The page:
Tuesday, March 20, 2012

The sun shines on the Tea Party

Stevenson and Wolfers report the results of an unusual natural experiment:

The Tea Party came into prominence in a series of protests around the country on tax day, April 15, 2009. Sunny skies in some parts of the country encouraged large and boisterous rallies, while in other places rain suppressed the attendance. If the areas that nature randomly selected to have good weather that day subsequently became more conservative, that would suggest the Tea Party had a real impact beyond what would have happened in its absence.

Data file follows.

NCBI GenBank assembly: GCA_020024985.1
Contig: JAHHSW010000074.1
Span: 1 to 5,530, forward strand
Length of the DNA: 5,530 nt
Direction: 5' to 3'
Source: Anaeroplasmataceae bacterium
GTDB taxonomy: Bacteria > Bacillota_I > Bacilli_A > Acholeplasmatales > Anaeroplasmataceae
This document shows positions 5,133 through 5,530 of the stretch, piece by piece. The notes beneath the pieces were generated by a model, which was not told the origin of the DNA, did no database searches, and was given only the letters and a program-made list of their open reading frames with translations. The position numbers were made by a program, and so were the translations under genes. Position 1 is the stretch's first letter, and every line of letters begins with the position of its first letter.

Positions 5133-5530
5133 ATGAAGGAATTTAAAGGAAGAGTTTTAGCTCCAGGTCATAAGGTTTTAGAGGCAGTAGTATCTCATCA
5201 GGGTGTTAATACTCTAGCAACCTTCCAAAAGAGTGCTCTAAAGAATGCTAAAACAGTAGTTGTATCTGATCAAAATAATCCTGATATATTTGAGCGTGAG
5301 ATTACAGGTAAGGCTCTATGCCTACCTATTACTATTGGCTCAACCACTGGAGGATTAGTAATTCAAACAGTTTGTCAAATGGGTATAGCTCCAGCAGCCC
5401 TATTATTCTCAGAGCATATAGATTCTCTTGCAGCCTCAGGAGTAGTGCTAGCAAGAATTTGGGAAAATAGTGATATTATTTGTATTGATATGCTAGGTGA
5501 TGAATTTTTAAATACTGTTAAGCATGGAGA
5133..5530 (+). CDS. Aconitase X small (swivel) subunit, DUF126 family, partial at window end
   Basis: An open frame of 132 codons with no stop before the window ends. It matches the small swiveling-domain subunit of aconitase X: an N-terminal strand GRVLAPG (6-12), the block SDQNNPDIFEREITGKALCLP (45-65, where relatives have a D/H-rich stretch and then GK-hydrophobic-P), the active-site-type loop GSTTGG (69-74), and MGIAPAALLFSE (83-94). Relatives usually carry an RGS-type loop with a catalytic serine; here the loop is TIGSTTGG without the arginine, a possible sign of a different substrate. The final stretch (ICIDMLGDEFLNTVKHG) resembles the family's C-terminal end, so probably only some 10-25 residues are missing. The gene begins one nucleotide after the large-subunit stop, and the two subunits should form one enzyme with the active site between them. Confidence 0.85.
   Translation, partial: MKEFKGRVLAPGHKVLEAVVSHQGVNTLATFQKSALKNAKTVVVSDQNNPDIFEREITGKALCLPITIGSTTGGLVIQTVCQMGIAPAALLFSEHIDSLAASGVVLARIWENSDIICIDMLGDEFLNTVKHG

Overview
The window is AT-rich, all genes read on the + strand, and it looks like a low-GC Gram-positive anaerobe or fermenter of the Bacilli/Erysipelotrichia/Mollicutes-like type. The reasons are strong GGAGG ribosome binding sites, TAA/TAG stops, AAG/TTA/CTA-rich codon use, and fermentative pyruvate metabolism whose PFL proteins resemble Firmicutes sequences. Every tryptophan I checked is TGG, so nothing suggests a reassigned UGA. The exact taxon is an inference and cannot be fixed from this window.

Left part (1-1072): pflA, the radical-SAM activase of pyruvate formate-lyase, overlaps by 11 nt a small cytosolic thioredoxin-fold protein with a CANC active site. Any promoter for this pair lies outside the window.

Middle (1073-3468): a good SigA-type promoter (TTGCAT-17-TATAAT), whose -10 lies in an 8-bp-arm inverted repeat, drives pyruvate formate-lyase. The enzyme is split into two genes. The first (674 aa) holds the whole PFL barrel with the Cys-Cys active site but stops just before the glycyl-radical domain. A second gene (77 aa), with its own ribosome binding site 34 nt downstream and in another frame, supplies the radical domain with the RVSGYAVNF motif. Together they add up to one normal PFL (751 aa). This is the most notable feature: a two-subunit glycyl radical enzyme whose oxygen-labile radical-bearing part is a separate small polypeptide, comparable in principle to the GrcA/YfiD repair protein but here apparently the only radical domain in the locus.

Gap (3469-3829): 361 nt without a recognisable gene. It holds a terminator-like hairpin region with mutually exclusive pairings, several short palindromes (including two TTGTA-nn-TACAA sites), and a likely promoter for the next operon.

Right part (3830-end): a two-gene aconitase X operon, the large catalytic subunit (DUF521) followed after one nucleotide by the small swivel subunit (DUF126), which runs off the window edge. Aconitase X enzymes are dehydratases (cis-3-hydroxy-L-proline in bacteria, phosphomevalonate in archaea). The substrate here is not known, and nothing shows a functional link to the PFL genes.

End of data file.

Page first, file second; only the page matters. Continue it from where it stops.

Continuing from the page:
How much of a difference can a rainstorm make? It turns out a lot. At least that’s the message from some striking research by four young scholars spanning the political spectrum -- Andreas Madestam of Bocconi University and Daniel Shoag, Stan Veuger and David Yanagizawa-Drott of Harvard University.

Their research demonstrates that in politics, success begets success. The initial boost from the weather generated substantial momentum. Counties that enjoyed better weather on tax day had more people sign up to become Tea Party organizers, greater donations to an affiliated political action committee, and larger rallies a year later.